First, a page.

Evaluation For Buying and Eating Fruits and Vegetables Among Teens and Moms Exposed to the Fruits & Veggies (FNV) Campaign in California and Virginia, 2015-2017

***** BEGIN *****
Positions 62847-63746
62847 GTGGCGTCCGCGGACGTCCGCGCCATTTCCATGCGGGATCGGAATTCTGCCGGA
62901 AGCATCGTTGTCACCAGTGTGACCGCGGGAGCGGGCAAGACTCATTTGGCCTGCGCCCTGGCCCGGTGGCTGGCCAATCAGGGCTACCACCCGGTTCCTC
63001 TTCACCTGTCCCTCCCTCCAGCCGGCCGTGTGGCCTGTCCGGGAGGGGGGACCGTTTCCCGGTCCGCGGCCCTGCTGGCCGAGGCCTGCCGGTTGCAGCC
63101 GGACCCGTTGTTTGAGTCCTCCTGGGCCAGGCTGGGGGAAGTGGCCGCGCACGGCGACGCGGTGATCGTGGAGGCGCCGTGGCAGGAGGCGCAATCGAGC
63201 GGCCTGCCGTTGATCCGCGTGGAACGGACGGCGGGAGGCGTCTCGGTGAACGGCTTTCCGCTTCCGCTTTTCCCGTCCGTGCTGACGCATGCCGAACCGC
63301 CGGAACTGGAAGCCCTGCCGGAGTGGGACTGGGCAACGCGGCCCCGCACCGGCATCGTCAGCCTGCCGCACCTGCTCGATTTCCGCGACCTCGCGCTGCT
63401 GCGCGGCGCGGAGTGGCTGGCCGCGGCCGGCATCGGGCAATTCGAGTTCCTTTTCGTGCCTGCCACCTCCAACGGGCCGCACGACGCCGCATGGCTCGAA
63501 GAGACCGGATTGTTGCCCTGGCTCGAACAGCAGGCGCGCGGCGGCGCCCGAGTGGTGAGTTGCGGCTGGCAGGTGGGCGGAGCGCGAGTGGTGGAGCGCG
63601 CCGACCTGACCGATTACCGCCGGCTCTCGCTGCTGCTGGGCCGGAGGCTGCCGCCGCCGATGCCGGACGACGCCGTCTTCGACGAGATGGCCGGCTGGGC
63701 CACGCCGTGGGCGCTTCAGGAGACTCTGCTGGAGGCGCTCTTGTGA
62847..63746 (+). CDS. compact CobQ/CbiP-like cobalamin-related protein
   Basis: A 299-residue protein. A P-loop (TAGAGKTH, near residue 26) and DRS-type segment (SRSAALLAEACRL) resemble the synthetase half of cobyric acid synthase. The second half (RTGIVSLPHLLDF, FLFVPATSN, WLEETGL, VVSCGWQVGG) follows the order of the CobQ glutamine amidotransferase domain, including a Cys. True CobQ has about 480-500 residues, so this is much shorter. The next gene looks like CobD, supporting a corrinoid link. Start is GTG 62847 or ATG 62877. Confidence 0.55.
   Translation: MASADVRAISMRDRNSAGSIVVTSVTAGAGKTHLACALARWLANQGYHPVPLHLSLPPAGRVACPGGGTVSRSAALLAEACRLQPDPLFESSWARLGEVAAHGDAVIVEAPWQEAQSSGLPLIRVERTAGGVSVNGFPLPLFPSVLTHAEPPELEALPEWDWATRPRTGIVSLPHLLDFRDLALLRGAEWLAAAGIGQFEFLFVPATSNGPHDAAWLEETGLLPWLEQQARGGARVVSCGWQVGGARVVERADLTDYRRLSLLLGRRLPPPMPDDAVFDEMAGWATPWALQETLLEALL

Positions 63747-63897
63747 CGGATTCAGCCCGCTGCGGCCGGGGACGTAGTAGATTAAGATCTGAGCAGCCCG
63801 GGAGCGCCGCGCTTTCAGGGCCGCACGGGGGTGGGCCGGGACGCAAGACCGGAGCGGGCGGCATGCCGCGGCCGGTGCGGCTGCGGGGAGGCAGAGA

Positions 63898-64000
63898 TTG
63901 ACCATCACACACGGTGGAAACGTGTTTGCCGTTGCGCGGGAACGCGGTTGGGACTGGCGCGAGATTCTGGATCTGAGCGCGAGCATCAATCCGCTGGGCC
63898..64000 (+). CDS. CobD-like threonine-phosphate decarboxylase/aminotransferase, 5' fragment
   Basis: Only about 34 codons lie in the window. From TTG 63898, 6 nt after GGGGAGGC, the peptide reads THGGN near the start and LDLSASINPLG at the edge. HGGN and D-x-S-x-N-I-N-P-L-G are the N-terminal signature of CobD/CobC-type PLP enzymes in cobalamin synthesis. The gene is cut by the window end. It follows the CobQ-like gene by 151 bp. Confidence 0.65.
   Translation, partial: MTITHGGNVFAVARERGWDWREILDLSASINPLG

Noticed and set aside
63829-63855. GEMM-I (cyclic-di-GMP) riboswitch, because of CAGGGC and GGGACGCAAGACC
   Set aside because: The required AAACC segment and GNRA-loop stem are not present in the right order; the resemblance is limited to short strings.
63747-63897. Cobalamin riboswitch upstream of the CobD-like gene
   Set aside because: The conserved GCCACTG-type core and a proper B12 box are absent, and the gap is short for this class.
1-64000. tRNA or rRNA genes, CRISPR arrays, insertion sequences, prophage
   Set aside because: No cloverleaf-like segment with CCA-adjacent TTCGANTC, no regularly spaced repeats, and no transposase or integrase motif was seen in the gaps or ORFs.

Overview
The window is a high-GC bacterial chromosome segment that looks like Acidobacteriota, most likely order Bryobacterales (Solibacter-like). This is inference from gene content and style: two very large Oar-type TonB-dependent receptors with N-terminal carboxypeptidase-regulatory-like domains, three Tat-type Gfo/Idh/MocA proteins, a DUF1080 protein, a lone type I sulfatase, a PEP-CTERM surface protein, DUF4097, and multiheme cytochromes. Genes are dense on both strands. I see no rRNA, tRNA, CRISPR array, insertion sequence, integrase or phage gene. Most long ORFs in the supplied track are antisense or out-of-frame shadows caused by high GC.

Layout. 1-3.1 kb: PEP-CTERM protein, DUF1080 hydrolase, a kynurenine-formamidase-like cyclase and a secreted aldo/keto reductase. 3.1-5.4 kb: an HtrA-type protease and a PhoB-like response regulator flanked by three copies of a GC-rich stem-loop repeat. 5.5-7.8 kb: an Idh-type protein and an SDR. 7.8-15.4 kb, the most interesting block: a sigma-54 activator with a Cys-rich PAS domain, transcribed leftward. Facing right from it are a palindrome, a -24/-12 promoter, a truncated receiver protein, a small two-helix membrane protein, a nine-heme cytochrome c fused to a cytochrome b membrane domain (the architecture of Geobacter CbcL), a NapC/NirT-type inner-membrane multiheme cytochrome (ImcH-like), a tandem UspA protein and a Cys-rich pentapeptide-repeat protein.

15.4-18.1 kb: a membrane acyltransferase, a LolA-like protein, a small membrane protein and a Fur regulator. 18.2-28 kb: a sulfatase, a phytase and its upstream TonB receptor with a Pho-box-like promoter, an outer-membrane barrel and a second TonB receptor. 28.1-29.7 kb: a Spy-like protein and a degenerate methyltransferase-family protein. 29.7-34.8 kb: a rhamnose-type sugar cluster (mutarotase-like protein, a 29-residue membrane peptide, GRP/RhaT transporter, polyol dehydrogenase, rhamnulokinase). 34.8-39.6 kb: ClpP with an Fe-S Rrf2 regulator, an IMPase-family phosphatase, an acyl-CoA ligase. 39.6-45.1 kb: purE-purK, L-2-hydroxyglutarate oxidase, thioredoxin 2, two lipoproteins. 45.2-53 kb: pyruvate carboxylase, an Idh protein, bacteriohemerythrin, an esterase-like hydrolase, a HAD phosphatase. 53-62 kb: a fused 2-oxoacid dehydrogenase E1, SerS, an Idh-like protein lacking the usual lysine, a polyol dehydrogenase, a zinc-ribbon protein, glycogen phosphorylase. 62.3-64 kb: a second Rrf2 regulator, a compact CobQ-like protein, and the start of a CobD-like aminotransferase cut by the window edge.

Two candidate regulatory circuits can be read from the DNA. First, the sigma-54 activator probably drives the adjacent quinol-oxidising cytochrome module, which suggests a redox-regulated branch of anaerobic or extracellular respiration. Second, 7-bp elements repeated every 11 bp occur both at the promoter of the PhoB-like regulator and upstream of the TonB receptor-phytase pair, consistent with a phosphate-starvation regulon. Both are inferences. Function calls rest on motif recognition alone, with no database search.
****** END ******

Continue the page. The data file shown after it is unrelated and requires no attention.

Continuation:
In 2015, the PHA launched the branded FNV (Fruits & Veggies) Campaign in California and Virginia to increase sales and consumption of fruits and vegetables among millennial moms (21-34 years) and Generation Z teens (15-20 years). This study summarizes trends in U.S. fruit and vegetable consumption behaviors. We also describe the survey results that examined the familiarity of the FNV Campaign among Generation Z teens and Millennial moms in the two lead cities or test locations—Fresno in the Central Valley region of California and the Hampton Roads region of southeastern Virginia. Methods: A 35-item Qualtrics survey was administered either in person or online to Millennial moms and Generation Z teens in the two lead cities (n= 1604; Fresno, California: n= 746; Hampton Roads, Virginia: n=858) between February 1, 2017 and June 31, 2017. Data were analyzed using SPSS version 24 for Windows (IBM Corporation, USA, 2016). We analyzed differences in cognitive, affective, and behavioral outcomes by each test location. Differences within each city were compared between those who were familiar versus unfamiliar with the FNV Campaign. Results: About a quarter (25%) of respondents in each lead city (25.2% in Fresno, California and 25.8% in Hampton Roads, Virginia) were familiar with the FNV Campaign. In Hampton Roads, Virginia, a larger percentage of respondents reported having seen the FNV logo, while in Fresno, California, respondents reported an equal distribution between seeing the logo online or in the community, or just having heard of FNV. Apples, bananas and carrots were the most commonly recognized foods by participants surveyed who recalled seeing the FNV Campaign. There were no statistically significant differences between respondents familiar with the FNV Campaign and their awareness of previous campaigns that encouraged fruits and vegetables (e.g., Five a Day and Fruits and Veggies—More Matters). Respondents familiar with the FNV Campaign were not more knowledgeable about U.S. government-recommended servings of fruits and vegetables (e.g., 4.5 cup equivalents/day), compared to those who were unfamiliar with FNV Campaign. Respon¬dents in both test locations were significantly more likely to agree that they found it hard to purchase fruits and vegetables in their neighborhood and that eating fruits and vegetables affected their health. In Fresno, California but not Hampton Roads, Virginia, respondents familiar with FNV were significantly more confident in their ability to purchase but not prepare fruits and vegetables. There were statistically significant differences between respondents in Fresno, California who were familiar with the FNV Campaign. These respondents reported more daily servings of 100% vegetable juice, dark-green leafy vegetables and orange-colored vegetables compared to those who were unfamiliar with FNV, although the latter differences were not significant. No differences were observed between respondents who were familiar or unfamiliar with the FNV Campaign in Hampton Roads, Virginia. We found no differences in the fruit and vegetable purchasing behaviors of those familiar versus unfamiliar with the FNV Campaign in either test location. Large supermarkets and farmers’ markets were the two most common locations where respondents’ reported always or mostly shopping for food. Conclusions: While a quarter of respondents interviewed were familiar with the FNV brand, more work is needed to influence the target populations’ awareness about the FNV Campaign. There is also a need to understand how to use IMC to promote actionable and memorable messages to encourage target groups to purchase and consume more fruits and vegetables regularly that align with the DGA. We offer six recommendations to inform future research, evaluation and marketing of the FNV Campaign.